Anne K. Mellor
This article addresses the female-authored elegy. By far the greatest number of elegies penned by women between 1660 and 1834 confront the loss of a dearly beloved family member or friend. Additionally, it describes Mary Chudleigh's three elegies at length because they provide a brilliant representation of the emotional continuum upon which other female elegists map the work of grieving. At the end of the eighteenth century, the female-authored elegy underwent a significant literary development. In the hands of its most skilled practitioners — Charlotte Smith, Helen Maria Williams, Mary Robinson, Letitia Landon, and Felicia Hemans — the poetic elegy became an exploration. The female-authored elegies functioned on occasion as a vehicle of culturally repressed sexual desire. Many of them are more specific in their political critique, taking the occasion to support particular parties, policies or public figures.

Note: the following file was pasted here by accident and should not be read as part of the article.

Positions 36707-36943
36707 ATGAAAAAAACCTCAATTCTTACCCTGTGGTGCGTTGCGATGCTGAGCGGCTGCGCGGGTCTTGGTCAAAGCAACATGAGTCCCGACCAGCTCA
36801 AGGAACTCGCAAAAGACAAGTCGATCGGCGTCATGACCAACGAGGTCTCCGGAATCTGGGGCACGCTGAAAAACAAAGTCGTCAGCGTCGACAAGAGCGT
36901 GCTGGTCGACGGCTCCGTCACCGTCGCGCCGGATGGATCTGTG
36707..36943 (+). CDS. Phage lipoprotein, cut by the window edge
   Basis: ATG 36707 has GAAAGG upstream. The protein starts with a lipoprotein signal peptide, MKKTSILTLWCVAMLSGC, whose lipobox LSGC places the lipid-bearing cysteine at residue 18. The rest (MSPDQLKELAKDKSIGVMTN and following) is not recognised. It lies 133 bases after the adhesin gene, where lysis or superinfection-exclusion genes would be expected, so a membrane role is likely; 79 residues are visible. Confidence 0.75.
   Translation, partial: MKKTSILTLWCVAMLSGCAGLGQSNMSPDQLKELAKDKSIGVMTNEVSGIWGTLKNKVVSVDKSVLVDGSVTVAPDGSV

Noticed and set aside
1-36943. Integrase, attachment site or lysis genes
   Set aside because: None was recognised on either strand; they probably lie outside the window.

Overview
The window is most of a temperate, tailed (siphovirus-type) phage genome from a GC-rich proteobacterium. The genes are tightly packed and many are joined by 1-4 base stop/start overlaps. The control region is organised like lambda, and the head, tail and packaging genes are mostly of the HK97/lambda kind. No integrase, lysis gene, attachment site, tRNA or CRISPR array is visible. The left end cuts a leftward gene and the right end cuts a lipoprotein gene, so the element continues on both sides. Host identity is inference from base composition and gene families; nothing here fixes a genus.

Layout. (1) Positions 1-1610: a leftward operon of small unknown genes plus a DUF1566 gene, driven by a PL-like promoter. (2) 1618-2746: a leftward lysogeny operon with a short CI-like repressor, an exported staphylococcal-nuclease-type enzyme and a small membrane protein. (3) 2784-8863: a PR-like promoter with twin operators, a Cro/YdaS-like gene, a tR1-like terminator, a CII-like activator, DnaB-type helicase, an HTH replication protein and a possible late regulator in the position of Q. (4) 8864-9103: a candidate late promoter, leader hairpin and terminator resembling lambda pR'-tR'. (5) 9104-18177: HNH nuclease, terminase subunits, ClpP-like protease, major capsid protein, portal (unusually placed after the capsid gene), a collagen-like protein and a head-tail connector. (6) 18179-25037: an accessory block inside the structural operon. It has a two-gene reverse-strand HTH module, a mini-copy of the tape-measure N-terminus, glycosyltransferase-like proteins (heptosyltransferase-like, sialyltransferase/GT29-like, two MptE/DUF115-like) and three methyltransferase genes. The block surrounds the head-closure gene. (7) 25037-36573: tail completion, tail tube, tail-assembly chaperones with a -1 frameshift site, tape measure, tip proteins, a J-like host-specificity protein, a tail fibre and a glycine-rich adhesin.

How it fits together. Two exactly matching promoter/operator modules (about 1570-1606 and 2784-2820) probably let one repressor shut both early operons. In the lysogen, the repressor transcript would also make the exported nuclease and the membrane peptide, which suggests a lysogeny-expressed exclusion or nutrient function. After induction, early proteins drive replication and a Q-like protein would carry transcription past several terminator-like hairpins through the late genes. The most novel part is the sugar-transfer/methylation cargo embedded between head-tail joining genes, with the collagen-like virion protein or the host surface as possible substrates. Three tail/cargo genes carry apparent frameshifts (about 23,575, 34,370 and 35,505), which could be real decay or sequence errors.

Most eighteenth-century texts appeared without the author’s proper name on the title page. This absence could signal a writer’s modesty or scurrility, or the absence could result from various forms of suppression that modern attribution studies have done much to reverse. However, anonymity and pseudonymity were also deliberate gestures prompting readers to distance authorship from biography or to differentiate fiction as a conceptual category from truth and lies. Authors including Alexander Pope, Daniel Defoe, and Frances Burney purposefully omitted their names to complicate textual ownership and copyright, manipulate market conditions, or pursue ethical questions. Famous authors like Samuel Johnson and Laurence Sterne made open secrets of their anonymity, collapsing the apparent need to sign a name to make a name. When the authorial name becomes a counter rather than the simple solution to a puzzle, even signing a proper name—“onymity”—is revealed as a strategic authorial subject position.